How many processes can listen on a specific port such as 80 ? and how the child processes of some application can use the same port to listen on ? Is there any difference between listening on a port or establishing a listening connection ?
Q: How many processes can listen on a specific port?
A: as many as you can spawn.
SOCK_STREAM sockets at least, and unless you use the
SO_REUSEPORT option (new in Linux 3.9), a process cannot bind a socket to a local endpoint (address+port for TCP, filename for Unix...) if there's already another socket bound on that (or a listening one on that port with the wildcard address).
So unless you use SO_REUSEPORT, the only way to have different processes listen on the same port is to have their corresponding file descriptors pointing to the same open file description (to the same socket).
That happens automatically when you
fork() a process. If fd 3 points to a listening TCP socket on the wildcard address and port 12345, both processes after the fork will be listening on that port on that fd (
zsh syntax below):
$ zmodload zsh/net/tcp $ ztcp -ld 3 12345 $ sleep 10 & $ lsof -ni tcp:12345 COMMAND PID USER FD TYPE DEVICE SIZE/OFF NODE NAME zsh 26277 stephane 3u IPv4 506354 0t0 TCP *:12345 (LISTEN) sleep 26988 stephane 3u IPv4 506354 0t0 TCP *:12345 (LISTEN)
For processes that are not related, the only way (that I know) for a process to get access to that listening socket would be to use the
SCM_RIGHT mechanism to pass fds (actually more like open file descriptions) between processes using unix domain sockets.
You'll notice that one argument to
listen() is the backlog.
As soon as there's a socket listening on given endpoint, the kernel will start accepting incoming connections to that endpoint (the backlog is a hint to the kernel as to how many it may accept that have not been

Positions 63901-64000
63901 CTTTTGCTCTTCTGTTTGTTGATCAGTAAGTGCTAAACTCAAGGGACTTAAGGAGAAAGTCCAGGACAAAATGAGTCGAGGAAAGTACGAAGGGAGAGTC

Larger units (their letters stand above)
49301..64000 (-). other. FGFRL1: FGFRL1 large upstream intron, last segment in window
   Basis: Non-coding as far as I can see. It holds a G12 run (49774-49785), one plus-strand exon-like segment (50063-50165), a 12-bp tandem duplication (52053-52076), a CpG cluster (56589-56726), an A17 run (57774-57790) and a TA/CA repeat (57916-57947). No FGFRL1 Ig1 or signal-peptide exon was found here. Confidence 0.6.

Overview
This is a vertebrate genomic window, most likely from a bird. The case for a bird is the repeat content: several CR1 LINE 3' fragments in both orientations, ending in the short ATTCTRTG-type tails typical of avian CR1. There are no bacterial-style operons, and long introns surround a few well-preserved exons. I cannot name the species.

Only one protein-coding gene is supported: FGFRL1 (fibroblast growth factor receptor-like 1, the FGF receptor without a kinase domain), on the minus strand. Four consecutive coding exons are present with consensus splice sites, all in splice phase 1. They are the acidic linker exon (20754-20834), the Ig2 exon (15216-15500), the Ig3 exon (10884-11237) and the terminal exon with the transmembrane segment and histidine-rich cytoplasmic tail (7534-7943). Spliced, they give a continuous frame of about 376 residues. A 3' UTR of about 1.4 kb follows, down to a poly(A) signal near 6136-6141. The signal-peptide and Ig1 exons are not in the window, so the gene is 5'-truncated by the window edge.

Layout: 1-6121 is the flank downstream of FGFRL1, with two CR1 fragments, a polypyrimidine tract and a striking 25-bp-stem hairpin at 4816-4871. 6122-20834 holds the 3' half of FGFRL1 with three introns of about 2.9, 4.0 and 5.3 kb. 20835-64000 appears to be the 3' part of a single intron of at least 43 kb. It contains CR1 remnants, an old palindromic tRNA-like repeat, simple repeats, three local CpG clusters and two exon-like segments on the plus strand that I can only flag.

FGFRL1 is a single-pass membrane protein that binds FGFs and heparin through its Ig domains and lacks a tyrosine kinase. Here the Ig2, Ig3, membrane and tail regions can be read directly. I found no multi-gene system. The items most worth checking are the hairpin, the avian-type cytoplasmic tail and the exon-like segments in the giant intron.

accepted by applications).
Then the first process that does an
accept() on any of the fds that point to the listening socket (or any of the listening sockets with
SO_REUSEPORT) will get the incoming connection.
accept() creates a new socket, and returns a new fd to that
socket. In turn, that fd can be duplicated (a new fd pointing to the same socket) and children processes will inherit that connected socket like they would the listening one.
This answer discusses TCP on IPv4.
Only one process can listen for new connections. You'll get an "address already used" error if more than one processes attempt to claim the same port.
This is totally different from the amount of processes that are actively using that port.
Have a look at the following output:
remote local state *:* - 22.214.171.124:5000 LISTENING 126.96.36.199:12345 - 188.8.131.52:5000 CONNECTED 184.108.40.206:83247 - 220.127.116.11:5000 CONNECTED
What needs to be unique, is the 4-tuple
(remote-ip, remote-port, local-ip, local-port). As the
(remote-ip, remote-port) in the LISTENING state is a
*:*, only one process can listen.
The listening application will start a new thread/task/process on each incoming connection.